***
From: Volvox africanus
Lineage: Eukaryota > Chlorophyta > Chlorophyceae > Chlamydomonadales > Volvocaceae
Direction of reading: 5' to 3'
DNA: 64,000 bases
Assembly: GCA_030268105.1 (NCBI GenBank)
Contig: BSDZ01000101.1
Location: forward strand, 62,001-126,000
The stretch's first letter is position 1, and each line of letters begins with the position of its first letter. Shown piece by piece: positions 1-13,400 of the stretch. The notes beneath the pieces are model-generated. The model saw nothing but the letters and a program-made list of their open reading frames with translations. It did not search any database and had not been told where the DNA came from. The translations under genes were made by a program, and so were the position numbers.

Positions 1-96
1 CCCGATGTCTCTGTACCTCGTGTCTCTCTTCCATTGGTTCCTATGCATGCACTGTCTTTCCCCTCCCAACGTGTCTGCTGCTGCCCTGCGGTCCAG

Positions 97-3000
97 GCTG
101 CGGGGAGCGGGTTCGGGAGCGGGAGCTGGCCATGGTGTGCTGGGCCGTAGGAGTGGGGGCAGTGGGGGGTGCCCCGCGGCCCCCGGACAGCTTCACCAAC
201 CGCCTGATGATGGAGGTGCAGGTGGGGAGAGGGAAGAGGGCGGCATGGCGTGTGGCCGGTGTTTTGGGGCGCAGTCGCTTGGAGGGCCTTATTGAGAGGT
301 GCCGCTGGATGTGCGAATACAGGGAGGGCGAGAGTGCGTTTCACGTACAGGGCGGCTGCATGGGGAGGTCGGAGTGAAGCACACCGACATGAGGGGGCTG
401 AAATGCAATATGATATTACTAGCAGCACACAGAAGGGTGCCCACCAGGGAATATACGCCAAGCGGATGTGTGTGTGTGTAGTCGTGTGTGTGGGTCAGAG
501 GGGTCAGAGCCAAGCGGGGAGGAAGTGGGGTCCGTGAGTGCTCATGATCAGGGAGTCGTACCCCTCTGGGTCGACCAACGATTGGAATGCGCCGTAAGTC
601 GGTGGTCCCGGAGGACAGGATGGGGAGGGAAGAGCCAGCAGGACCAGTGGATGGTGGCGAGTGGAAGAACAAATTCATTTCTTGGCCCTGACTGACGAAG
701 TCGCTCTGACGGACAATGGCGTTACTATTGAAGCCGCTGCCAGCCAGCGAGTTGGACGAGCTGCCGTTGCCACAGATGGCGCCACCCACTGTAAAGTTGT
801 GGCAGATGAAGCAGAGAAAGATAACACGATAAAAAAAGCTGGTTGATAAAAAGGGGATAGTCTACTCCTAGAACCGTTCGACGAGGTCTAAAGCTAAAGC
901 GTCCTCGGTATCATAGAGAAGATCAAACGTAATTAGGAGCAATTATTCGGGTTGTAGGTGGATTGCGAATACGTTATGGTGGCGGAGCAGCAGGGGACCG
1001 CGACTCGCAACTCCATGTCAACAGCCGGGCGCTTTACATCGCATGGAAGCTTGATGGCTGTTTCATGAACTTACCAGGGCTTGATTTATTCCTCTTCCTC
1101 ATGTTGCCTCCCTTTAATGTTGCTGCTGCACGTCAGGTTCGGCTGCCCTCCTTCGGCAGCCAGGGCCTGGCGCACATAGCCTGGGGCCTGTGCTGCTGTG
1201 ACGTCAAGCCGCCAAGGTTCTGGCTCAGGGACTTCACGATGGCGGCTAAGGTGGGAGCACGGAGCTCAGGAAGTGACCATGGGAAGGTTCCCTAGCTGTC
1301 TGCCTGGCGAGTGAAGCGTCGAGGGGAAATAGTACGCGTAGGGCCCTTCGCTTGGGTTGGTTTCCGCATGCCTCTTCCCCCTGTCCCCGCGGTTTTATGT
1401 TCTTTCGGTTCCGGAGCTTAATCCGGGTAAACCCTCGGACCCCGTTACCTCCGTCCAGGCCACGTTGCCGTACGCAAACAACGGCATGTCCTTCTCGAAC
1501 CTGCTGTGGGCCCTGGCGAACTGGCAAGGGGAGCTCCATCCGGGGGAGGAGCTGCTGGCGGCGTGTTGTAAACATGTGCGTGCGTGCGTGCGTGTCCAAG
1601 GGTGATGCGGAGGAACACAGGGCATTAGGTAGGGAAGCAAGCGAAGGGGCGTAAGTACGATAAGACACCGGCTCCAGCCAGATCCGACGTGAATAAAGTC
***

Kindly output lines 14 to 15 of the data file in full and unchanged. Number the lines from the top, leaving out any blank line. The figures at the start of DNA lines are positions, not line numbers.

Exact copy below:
201 CGCCTGATGATGGAGGTGCAGGTGGGGAGAGGGAAGAGGGCGGCATGGCGTGTGGCCGGTGTTTTGGGGCGCAGTCGCTTGGAGGGCCTTATTGAGAGGT
301 GCCGCTGGATGTGCGAATACAGGGAGGGCGAGAGTGCGTTTCACGTACAGGGCGGCTGCATGGGGAGGTCGGAGTGAAGCACACCGACATGAGGGGGCTG